In a country that has had recent uproars about public breast-feeding, it has been surprising to see how quickly citizens have just “rolled over” and accepted being groped and fondled by TSA agents. After all, it keeps America safe.
Arguably, the TSA apparently hasn’t prevented anything more than private screeners did prior to 9/11. The news consistently reports how airports have failed to detect explosives and firearms during random screens. Several polls have asked the question “Do you feel safer flying now than you did before 9/11?” The results are overwhelmingly not in the TSA’s favor.
Furthermore, they received a stinging rebuke from a leading security expert who described the TSA’s procedures amounting to nothing more than “security theater” and said they accomplish nothing, at enormous cost.
Yet no reforms occur.
President Obama recently signed into law the controversial National Defense Authorization Act which allows the US military to indefinitely detain US citizens as potential terrorists. It also allows the military to conduct anti-terrorism operations on US soil.
Hitler similarly saw the advantage in having control over the military as well as having a force, aside from typical law enforcement, that could deal with naysayers, agitators, etc.
Just how pervasive is terrorism? Since 1920 there have been a total of 10 incidents of terrorism (not all of them successful) on US soil. All of them combined resulted in 2,966 deaths, with the vast majority of those having occurred during the 9/11 attacks.
How likely is it that you will be the victim of a terrorist attack? 1 in 20 million (you are 4 times more likely to be struck by lightning). The above figures yield an average of 32 terrorism-related deaths per year, compared to the loss of 40,000 citizens in automobile-related fatalities that occur annually.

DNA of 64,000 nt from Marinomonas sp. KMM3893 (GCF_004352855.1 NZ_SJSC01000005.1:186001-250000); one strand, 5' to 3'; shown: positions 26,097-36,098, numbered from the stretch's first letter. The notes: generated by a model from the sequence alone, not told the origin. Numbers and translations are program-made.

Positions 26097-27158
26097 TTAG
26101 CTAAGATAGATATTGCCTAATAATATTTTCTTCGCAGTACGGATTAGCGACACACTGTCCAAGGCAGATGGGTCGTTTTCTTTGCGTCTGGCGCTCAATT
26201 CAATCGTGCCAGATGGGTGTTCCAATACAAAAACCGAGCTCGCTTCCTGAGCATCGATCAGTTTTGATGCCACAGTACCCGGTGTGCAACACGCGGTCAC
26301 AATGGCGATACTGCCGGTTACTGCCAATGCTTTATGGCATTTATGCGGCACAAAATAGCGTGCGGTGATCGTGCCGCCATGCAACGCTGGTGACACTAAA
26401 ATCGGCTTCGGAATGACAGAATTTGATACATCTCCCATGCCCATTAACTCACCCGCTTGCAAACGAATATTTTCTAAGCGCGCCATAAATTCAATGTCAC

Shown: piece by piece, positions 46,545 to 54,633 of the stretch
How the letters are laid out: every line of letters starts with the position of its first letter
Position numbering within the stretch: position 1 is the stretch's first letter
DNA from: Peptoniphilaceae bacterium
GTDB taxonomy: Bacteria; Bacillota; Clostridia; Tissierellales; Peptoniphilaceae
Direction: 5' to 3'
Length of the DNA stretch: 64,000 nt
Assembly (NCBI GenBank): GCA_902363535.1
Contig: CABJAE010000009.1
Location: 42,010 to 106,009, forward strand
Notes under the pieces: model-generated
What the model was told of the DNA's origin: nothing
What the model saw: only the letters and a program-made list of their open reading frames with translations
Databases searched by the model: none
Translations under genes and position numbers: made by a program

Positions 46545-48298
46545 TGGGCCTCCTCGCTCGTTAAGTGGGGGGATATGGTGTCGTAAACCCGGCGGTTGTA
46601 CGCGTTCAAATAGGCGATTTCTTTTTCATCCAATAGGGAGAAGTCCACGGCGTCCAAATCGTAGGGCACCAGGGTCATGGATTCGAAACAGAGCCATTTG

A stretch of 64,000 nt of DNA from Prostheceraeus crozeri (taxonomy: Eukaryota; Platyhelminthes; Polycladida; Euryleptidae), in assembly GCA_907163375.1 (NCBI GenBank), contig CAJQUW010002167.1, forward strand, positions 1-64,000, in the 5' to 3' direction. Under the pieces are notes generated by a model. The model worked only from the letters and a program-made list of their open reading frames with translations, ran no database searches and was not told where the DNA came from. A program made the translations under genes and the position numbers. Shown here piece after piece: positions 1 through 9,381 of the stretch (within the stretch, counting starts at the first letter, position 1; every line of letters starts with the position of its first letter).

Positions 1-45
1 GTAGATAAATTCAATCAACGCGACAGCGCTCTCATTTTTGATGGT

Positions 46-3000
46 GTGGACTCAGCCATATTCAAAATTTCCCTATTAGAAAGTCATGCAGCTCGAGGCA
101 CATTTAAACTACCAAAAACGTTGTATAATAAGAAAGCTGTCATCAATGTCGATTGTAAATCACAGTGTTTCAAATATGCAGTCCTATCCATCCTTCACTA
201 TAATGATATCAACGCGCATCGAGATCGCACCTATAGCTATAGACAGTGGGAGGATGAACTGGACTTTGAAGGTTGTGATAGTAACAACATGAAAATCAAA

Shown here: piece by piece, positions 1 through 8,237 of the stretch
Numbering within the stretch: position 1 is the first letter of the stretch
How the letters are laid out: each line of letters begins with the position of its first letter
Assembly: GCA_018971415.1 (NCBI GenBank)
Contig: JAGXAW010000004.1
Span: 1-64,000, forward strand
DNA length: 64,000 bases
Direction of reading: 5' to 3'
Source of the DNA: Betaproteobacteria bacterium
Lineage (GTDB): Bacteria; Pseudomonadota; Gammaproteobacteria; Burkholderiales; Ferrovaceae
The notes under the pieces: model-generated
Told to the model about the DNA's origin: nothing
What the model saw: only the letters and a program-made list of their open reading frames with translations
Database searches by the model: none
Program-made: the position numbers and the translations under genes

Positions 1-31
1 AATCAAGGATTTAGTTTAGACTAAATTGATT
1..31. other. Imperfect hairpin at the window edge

Risk of dying in a car accident 1 in 19,000
Drowning in a bathtub: 1 in 800,000
Odds of winning $1 million in the Powerball lottery: just over 1 in 5.1 million.
Fewer than 500 people died in the US from terrorist attacks between 1970 and 2010.
All this safety ain’t cheap either. Over $1 trillion has been spent on wars and military operations in the Middle East. That does not include the TSA’s $8.1 billion budget for 2012 alone. Nor does it include the Department of Homeland Security, the CIA, and the National Security Agency, and all other foreign and domestic antiterrorism efforts.
Adversely, cancer is expected to claim the lives of nearly 600,000 US citizens in 2012. Yet the government spends only $5 billion a year combatting that killer.
In 2002, a German justice minister caused significant controversy when he compared Bush’s tactics with Iraq to Hitler. “Bush wants to divert attention from his domestic problems. It’s a classic tactic. It’s one that Hitler also used.”
Diversion is a great tactic, especially when you can hit people in the gut by insinuating that without these measures their life is in imminent danger. Terrorism has been used as a tool of the government before, aside from Hitler’s Third Reich. In France during the 18th century, terrorism was used to suppress opposition to the government. Likewise, in Russia when Lenin and Stalin used it as a motivational factor for government operations and compliance by the citizenry.
It can be subtle, and it reminds me of the Wizard of Oz: Don’t look behind the curtain!
Is all this really about keeping America safe? What do you think?